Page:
How a Series of Revolutions Led to the Mexican Constitution of 1917

Foreign Affairs, World Constitutions Illustrated
Tara Kibler

Following years of political instability and violent rebellion, the Constituent Congress of Mexico approved a new Mexican constitution in 1917 that would promise expansive social reform and political reconstruction. The first such document in the world to outline social rights, the Mexican Constitution of 1917 has served as a model for the constitutions of other nations. Join us in discovering the origins of this historic document with HeinOnline’s World Constitutions Illustrated.

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A Near-Decade of Rebellion Sparks Political Change

From 1884 onward, one president ruled Mexico continuously, determined to establish domestic order to facilitate economic prosperity. Under the faςade of democracy, President Porfirio Díaz used coercion and co-optation to neutralize political competition, while silencing the media and controlling the court system to suppress civilian opposition.

By 1910, Díaz was nearly 80 years old, with no system in place for his succession. That same year, young and wealthy idealist Francisco Madero declared his intent to run against Díaz in the next election. Unable to control this election as he did others, Díaz became threatened by Madero’s increasingly successful campaign and subsequently had him arrested. Inevitably, Díaz “won” the presidency once again.

On October 5, 1910, Madero published a political manifesto known as the Plan of San Luis de Potosi, calling for a revolt against the Díaz regime. Many less fortunate Mexican citizens—including farmers, miners, and indigenous peoples—had felt oppressed by Díaz’s policies and found hope in Madero’s plan. Soon, spontaneous rebellions erupted across the country.


Bolstered by U.S. financiers and revolutionary leaders such as Pancho Villa, Emiliano Zapata, and Venustiano Carranza, these smaller regional rebellions grew to become serious threats. Within a few months, a series of battles had left the Mexican Federal Army defeated. On May 21, 1911, Madero and Díaz negotiated an agreement—Díaz and his vice president would step down and be exiled, and an interim president would be instituted as the country prepared for another presidential election. None of the social reforms central to Madero’s idealistic manifesto were incorporated into the treaty, however, and the structure of the Díaz regime remained largely intact.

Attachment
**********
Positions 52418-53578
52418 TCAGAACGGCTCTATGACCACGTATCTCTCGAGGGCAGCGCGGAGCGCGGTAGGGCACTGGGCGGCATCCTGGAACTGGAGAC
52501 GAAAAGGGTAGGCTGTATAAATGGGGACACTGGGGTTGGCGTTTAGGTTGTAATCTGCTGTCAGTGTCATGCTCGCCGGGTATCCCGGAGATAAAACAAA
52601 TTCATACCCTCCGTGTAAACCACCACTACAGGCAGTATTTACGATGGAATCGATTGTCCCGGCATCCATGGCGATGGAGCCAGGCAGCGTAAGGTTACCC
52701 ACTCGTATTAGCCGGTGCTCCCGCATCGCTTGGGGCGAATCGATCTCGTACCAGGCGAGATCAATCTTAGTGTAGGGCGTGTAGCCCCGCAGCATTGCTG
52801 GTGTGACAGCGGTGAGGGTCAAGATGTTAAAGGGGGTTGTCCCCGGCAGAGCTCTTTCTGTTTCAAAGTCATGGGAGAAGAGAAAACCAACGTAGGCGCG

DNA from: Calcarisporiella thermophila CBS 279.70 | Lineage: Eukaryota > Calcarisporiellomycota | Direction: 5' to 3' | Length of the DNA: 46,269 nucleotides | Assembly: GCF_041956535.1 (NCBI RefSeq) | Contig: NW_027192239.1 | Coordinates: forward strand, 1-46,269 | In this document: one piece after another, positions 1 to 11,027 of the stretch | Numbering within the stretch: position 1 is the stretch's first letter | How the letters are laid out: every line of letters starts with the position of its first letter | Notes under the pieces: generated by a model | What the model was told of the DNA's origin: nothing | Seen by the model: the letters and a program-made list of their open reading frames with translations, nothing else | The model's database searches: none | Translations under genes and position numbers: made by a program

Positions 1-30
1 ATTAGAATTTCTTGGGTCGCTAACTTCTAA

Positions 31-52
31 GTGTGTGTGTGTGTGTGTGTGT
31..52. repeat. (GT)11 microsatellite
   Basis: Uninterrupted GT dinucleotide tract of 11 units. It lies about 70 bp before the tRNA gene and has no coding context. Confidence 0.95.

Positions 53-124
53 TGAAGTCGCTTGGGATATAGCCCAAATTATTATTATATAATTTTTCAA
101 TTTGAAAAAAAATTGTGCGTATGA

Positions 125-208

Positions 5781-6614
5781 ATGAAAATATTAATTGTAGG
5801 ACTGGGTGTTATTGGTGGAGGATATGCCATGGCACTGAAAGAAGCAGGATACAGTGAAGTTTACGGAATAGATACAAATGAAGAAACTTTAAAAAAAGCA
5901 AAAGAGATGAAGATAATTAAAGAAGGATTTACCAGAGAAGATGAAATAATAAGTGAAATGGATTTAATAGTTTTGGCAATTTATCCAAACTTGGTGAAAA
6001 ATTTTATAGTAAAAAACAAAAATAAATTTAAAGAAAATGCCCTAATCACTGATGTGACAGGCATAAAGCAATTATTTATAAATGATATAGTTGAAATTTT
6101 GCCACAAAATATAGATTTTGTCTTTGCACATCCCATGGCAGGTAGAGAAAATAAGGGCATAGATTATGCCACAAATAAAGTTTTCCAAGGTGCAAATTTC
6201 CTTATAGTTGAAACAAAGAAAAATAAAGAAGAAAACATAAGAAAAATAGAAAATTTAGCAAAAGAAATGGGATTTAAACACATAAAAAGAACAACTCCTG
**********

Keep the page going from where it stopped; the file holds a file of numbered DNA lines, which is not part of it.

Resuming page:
A nationwide hope for stability and change led to Madero’s official election to the presidency in October of 1911. During his time in office, however, Madero did not meet the high expectations of his country. Many felt betrayed, and some took up arms to express their frustration. Emiliano Zapata, who had previously helped lead the anti-Díaz revolution, ultimately declared rebellion against Madero in his Plan de Ayala.

Much as Díaz did before him, Madero relied on the Federal Army—and particularly one general, Victoriano Huerta—to suppress any revolts. Unbeknownst to Madero, however, Huerta had formed an alliance with the rebels. Furthermore, he had the support of the United States to become the next Mexican president. In pursuit of political power, the general allowed the rebels to take Mexico City, causing the Madero presidency to crumble. Madero and his vice president were forced to resign, but both were assassinated before they could be sent into exile.


As promised, Huerta was awarded the presidency in February of 1913. In response to the coup, former anti-Díaz rebel Venustiano Carranza declared his intentions to oppose Huerta in his own political manifesto, the Plan of Guadalupe. Among its several points, the plan proposed the establishment of a constitutional government.


Meanwhile, newly elected U.S. President Woodrow Wilson refused to acknowledge Huerta’s government. Under his administration, the U.S. government actively supported Mexican revolutionaries. Watching his political power quickly decline, Huerta resigned in mid-1914 and willingly went into exile. Venustiano Carranza, Pancho Villa, and Emiliano Zapata—all leaders of separate revolutionary factions—met in one final attempt at peace, but could not reach an agreement. With no remaining political structure to rely on, Mexico found itself in the throes of a civil war.

Ultimately, the U.S. government found the Villa and Zapata factions too radical and placed its interests in Carranza and his Constitutionalist Army. With the United States’ help, the army pushed back the counter-revolutionaries and solidified Carranza as the next political leader of Mexico by April of 1915.

Over the next year, delegates met at the Constituent Congress to outline a new Mexican constitution that would consolidate many revolutionary principles into federal law. To appease villistas and zapatistas, delegates to the Congress included some of their more radical tenets, such as land reform. Meanwhile, under the guidance of Mexican feminist Hermila Galindo de Topete, Carranza sought to improve the legal status of Mexican women, workers, and peasants.

The result of the Constituent Congress was the Mexican Constitution of 1917, the first constitution in the world to incorporate social rights. Founded on principles such as human rights, separation of powers, and separation of Church and State, the constitution paved the way for land reform, empowered the working class, laid a foundation for free and secular education, and restricted the Roman Catholic Church in Mexico.


The Mexican Constitution has been amended hundreds of times since its ratification. Find the amending laws and multiple consolidated texts in World Constitutions Illustrated to see how the document has changed over the decades.


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